When it played Sundance earlier this year, this film went by the name Homework. I am not sure if the name change was the only change or if it underwent any other edit in the wake of its distribution deal, but I can say that the new title is certainly an improvement. Don't you think The Art of Getting By sounds better? The original name makes it sound like some lame MTV Films production, whereas the final title makes it appear more like the quirky indie it is. It also sounds like it would make a great double feature with It's Kind of a Funny Story (which, coincidentally, also co-stars Emma Roberts). Both are populated with quirky characters and a central character trying to deal with the world around him in angsty, indie fashion.
Freddie Highmore stars as George. George has issues; he spends a lot of time grappling with mortality and the pointlessness of everything. It makes me feel a little conflicted. On one hand there was something strangely affecting about the youth's fatalistic angst expressed through art without meaning (he is always drawing something, but never has anything to say); however, the enjoyment was counterbalanced by the feeling that this was little more than indie shorthand, collecting many of the tropes, quirks, and affectations of other teen-centric indies while not really offering anything of itself.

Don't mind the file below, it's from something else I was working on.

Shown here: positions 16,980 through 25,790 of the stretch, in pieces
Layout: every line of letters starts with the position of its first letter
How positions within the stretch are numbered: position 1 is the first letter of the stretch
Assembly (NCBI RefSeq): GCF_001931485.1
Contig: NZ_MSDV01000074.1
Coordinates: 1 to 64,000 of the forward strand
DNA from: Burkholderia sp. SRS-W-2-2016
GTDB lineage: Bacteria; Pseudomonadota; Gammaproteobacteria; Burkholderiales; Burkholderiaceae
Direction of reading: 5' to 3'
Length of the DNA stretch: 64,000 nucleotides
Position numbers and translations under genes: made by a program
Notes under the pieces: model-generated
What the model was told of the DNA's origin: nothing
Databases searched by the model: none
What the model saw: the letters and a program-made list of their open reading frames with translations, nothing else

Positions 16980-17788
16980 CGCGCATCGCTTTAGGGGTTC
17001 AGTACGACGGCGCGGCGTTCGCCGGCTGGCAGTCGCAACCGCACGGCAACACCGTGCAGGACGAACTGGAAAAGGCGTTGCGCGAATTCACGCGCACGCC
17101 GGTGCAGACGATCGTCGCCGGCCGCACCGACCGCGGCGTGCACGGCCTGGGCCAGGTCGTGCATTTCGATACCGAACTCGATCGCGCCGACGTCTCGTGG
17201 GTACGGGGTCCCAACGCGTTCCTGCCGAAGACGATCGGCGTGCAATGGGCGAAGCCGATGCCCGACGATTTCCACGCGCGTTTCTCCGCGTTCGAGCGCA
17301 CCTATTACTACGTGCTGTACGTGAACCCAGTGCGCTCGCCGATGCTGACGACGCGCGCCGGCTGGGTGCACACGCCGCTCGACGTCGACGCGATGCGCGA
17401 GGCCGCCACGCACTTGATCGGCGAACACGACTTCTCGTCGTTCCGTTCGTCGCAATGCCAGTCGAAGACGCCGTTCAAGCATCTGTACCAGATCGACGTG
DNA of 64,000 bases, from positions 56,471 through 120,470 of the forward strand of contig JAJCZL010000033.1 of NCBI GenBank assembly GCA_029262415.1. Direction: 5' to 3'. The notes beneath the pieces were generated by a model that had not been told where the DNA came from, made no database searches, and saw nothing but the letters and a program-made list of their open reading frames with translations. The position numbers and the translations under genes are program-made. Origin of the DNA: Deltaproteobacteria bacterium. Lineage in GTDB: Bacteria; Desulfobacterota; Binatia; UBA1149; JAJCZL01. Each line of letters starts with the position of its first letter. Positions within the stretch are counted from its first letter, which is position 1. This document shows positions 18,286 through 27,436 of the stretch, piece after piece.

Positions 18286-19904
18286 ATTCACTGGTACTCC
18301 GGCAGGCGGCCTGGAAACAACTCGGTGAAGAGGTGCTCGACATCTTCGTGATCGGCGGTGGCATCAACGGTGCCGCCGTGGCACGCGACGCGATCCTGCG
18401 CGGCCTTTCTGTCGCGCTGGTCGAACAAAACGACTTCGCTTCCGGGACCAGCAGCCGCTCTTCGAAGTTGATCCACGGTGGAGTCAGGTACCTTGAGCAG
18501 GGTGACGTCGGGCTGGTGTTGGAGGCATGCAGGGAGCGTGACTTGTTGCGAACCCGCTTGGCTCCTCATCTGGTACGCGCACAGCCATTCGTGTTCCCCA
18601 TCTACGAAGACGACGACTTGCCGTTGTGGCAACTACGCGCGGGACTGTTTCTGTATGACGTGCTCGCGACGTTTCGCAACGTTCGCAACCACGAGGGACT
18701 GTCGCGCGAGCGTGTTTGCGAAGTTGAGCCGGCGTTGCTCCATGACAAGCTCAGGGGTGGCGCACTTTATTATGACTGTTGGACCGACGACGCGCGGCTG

Do you know what I mean? It is as if the writer/director took all of the indie elements that have influenced him over the years and after a slight period of fermentation have spat them back out into one project. It approaches the border of being too much. Fortunately, it never flows over the dam, leaving the movie to play on its own terms, not exactly a realistic journey, but one that has interesting moments to make you ponder your own reality.
The Art of Getting By focuses on George (Highmore), a too-smart-for-school senior suffering from fatalistic depression brought on by the realization that everyone dies, and that life has little point, considering the inevitability of death (such happy thoughts). On top of that, his mother and stepfather are having money issues, and he is in danger of not graduating because he stopped doing his school work in the face of his soul-crushing mortality. Pretty much all he is able to do is draw and sketch in whatever he happens to have at hand, but nothing is good enough for him, no heart, no soul. Nothing seems to carry any meaning for him, so why bother?